One in five needing urgent investigation still waiting too long
Thursday 9 December 2021
Figures published by NHS England today (Thursday 9 December 2021) show that almost one in five people who should be seen within two weeks of an urgent referral for suspected bowel cancer were waiting longer than 14 days.
The figures, which are for October, also show almost half of people on an urgent referral for bowel cancer investigation were waiting longer than 28 days for diagnosis, or to have a cancer diagnosis ruled out. As of September, NHS England set a target of 75% of all people should be told if they have cancer or not within 28 days of an urgent referral. While most of those waiting won't have bowel cancer, early diagnosis saves lives so it's important that patients are seen as quickly as possible.
Of the almost 87,000 people on the waiting list for investigations in October 2021, over a third were waiting more than six weeks for an endoscopy (colonoscopy or flexi-sigmoidoscopy which can diagnose bowel cancer), with nearly a quarter of people waiting more than 13 weeks.
In comparison, before the pandemic in February 2020, only 10% of patients waiting for a colonoscopy or flexi-sigmoidoscopy had to wait longer than six weeks and just 3% waited longer than 13 weeks.
Feedback from NHS trusts has indicated that variations can exist between different regions due to a variety of reasons, from equipment breaking down to staff shortages.
Genevieve Edwards, Chief Executive of Bowel Cancer UK, says: "The latest figures from NHS England demonstrate that the bottleneck in the pathway is to get people diagnosed, because once someone has their bowel cancer diagnosis, they do swiftly start treatment.
"Bowel cancer is the UK's second biggest cancer killer, but it's treatable and curable, especially if diagnosed early, and it's tragic that some patients will face poorer outcomes as a result of having to wait too long for tests before starting treatment. Early diagnosis saves lives – nearly everyone survives bowel cancer if diagnosed at the earliest stage however this drops significantly as the disease develops.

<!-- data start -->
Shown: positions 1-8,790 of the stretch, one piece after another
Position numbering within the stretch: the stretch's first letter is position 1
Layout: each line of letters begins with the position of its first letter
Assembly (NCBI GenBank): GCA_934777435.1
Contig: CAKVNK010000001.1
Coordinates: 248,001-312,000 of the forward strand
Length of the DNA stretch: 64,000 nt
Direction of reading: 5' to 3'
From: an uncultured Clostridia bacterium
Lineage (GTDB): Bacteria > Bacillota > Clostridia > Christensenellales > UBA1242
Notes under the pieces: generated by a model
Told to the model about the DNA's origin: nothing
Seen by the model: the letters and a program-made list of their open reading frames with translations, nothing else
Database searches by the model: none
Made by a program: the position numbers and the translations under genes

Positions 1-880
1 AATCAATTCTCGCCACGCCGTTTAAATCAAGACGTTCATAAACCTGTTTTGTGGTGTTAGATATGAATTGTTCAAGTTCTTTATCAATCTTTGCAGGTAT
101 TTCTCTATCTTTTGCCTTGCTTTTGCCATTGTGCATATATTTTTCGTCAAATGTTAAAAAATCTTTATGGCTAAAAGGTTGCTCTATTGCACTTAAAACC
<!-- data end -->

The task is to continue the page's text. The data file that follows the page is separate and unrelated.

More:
"It's also worrying that these statistics are for October so they do not take into consideration the winter pressures or growing pressures we are starting to see on the NHS. A&E's had the highest number of people waiting more than 12 hours since records began and this is seven times higher than the numbers recorded this time last year. The Royal College of Emergency Medicine recently published data that at least 13,000 operations were cancelled over October and November as they struggle to cope with demand for NHS care and people unwell with COVID-19. It is likely we will only see this impact in the next few publications of data."
We're campaigning and working hard to improve capacity within diagnostic services:
- Our new report 'Improving Bowel Cancer Outcomes: A Roadmap for Change' calls for urgent investment in diagnostic workforce and kit. We launched the report at a parliamentary roundtable in November which was attended by leading clinicians and Parliamentarians with an interest in bowel cancer and chaired by former NHS Cancer Director and lead author of NHS England's recent review of cancer diagnostic capacity, Professor Sir Mike Richards. We are now meeting with Parliamentarians, policy makers and the wider bowel cancer community to see the report's recommendations implemented as a matter of urgency
- Along with other cancer charities, we've written to Amanda Pritchard, Chief Executive of NHS England and Improvement, to ask her to ensure that cancer services are prioritised in the Elective Recovery Plan which is due to be published soon
- We're one of over 70 organisations who are backing a proposed amendment to the Health and Care bill to strengthen workforce planning by requiring Sajid Javid MP, Secretary of State for Health and Social Care to publish independent assessments every two years of current and future workforce numbers consistent with long-term fiscal projections